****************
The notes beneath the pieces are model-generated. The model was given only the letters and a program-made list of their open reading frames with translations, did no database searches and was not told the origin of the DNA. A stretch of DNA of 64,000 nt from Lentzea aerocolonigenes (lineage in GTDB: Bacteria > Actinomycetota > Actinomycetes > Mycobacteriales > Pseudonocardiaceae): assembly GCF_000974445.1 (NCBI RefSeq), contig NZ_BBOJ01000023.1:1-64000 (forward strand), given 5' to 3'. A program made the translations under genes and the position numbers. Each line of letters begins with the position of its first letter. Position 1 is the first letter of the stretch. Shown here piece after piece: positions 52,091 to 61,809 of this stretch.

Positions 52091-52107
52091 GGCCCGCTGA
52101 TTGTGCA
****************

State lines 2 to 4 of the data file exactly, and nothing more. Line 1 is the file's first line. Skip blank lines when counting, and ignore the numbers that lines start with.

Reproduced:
Positions 52091-52107
52091 GGCCCGCTGA
52101 TTGTGCA